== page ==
A quick note before I relate this latest misadventure of the star-crossed Macondo franchise: I will no longer waste my time trying to upload images to this lame, primitive site only to be greeted by a message that the file type is unsupported. This used to be pretty easy but now it’s downright Sisyphian. Even some jpegs won’t “take.” To hell with it. Until WordPress gives us the capacity simply to copy the images themselves and upload them – a steam driven expansion of its antediluvian capabilities – from now on, you’ll all have to use your imaginations.
Anyway: the owner of the AAA Feesh afeeliate formerly known as the New Orleans Zephyrs, for incomprehensible reasons changed the team’s name to the Baby Cakes a few years ago. I have no idea what the owner, Lou Schwechheimer, thought this embarrassingly stupid name change would achieve. Now, he’s moved the team to, of all the available prairiebilly armpits, Wichita, where they’ll be playing to the heartland cracker audience as – are you ready for this? – the Wichita Wind Surge.
Ugh. What a cumbersome, awful name…but then I suppose anyone who could come up with an atrocity like “Baby Cakes” could just as easily expectorate this clunker. Anyway, the logo is a black winged horse with red eyes threaded through a big, distinctly non-aerodynamic “W,” which the team’s PR release described as Pegasus with a misguided description of the mythic creature that would have made Edith Hamilton and Joseph Campbell fight over the toilet so each could be the first to barf. Of course the actual Pegasus was always depicted as a white horse, throughout medieval and renaissance painting, but here he’s black with red glowing eyes like one of the horses from Hell in the song “Ghost Riders in the Sky.”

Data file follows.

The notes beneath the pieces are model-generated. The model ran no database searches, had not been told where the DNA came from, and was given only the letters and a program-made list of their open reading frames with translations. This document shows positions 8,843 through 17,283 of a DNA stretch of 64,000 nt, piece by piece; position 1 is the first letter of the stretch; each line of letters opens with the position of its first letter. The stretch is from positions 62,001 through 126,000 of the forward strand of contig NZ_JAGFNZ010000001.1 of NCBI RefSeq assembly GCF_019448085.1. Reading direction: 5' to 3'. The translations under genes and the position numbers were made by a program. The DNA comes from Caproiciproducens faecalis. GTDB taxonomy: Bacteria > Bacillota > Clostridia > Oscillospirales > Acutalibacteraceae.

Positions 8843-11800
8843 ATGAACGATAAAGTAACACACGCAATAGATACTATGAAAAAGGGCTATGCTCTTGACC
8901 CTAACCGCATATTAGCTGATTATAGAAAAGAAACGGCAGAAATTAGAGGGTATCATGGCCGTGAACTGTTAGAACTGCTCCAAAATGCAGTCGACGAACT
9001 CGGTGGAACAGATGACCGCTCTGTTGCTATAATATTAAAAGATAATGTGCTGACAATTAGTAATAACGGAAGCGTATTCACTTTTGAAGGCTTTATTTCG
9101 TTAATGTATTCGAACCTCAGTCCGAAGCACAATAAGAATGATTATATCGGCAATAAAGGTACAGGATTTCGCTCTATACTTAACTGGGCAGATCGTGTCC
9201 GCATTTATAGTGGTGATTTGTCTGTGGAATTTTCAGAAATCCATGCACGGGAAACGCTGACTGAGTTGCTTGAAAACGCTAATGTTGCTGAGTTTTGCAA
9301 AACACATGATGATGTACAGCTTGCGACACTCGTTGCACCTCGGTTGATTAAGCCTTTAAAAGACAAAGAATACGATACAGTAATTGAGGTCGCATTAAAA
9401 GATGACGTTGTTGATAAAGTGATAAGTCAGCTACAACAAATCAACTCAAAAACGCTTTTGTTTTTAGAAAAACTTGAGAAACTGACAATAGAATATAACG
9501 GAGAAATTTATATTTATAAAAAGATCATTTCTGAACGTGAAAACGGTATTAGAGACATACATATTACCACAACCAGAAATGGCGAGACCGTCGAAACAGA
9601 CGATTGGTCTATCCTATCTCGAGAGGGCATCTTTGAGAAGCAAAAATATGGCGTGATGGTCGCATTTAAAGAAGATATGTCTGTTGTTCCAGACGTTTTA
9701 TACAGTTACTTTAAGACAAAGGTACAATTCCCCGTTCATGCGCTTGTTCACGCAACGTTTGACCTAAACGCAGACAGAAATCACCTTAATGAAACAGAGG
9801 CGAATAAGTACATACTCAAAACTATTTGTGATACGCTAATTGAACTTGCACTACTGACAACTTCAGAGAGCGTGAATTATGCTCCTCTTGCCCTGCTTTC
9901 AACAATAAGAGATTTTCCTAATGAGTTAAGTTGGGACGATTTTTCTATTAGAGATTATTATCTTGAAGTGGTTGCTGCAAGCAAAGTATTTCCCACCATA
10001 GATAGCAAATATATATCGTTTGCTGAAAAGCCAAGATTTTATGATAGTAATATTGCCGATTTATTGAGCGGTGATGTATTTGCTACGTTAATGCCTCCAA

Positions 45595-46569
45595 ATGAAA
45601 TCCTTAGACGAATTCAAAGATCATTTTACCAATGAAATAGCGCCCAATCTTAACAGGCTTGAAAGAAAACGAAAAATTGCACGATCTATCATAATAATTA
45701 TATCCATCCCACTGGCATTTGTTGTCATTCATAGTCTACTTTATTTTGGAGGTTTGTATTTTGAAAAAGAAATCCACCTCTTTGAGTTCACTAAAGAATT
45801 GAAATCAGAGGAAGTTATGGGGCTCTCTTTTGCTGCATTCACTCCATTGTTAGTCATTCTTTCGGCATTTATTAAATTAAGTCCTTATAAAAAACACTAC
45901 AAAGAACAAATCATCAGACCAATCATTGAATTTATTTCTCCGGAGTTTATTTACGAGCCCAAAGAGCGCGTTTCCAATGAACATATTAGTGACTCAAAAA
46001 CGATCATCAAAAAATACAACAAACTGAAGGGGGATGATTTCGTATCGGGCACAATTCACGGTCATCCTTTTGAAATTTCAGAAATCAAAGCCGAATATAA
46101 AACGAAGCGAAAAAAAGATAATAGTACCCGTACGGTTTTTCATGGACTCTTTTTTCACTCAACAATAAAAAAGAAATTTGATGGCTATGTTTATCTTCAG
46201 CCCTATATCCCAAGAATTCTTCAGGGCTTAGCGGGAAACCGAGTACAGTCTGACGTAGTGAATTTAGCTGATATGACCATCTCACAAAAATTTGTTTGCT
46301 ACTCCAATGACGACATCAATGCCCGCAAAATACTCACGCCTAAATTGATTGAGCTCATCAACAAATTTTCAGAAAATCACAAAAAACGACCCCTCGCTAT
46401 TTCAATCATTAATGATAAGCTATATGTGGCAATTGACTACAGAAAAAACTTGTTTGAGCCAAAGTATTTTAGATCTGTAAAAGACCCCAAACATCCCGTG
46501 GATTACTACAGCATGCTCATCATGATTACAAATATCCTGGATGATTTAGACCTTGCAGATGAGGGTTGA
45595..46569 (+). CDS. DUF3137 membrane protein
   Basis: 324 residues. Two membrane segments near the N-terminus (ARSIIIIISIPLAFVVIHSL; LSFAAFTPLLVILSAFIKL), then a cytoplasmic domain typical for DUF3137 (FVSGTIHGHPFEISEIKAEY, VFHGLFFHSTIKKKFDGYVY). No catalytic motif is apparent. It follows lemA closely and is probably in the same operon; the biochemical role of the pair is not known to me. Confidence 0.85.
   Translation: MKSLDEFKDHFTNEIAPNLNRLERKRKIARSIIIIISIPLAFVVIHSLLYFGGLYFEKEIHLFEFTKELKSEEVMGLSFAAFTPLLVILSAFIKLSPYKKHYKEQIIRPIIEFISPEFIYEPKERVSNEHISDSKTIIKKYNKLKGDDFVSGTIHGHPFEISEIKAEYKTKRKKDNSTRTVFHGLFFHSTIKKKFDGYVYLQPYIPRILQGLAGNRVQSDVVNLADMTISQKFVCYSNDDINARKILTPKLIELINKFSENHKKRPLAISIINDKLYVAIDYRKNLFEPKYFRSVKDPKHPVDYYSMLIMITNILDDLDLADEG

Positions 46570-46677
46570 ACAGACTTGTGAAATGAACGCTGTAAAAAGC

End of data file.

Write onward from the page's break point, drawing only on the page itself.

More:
Well, I’m grateful for one thing, at least – that my father and mother got to name me instead of Lou Schwechheimer and his tone deaf marketing department. My condolences, meanwhile, to the MiLB lifers who just got shunted from the magical Big Easy to a city whose old timers are just now dying off and taking their memories of the dust bowl with them.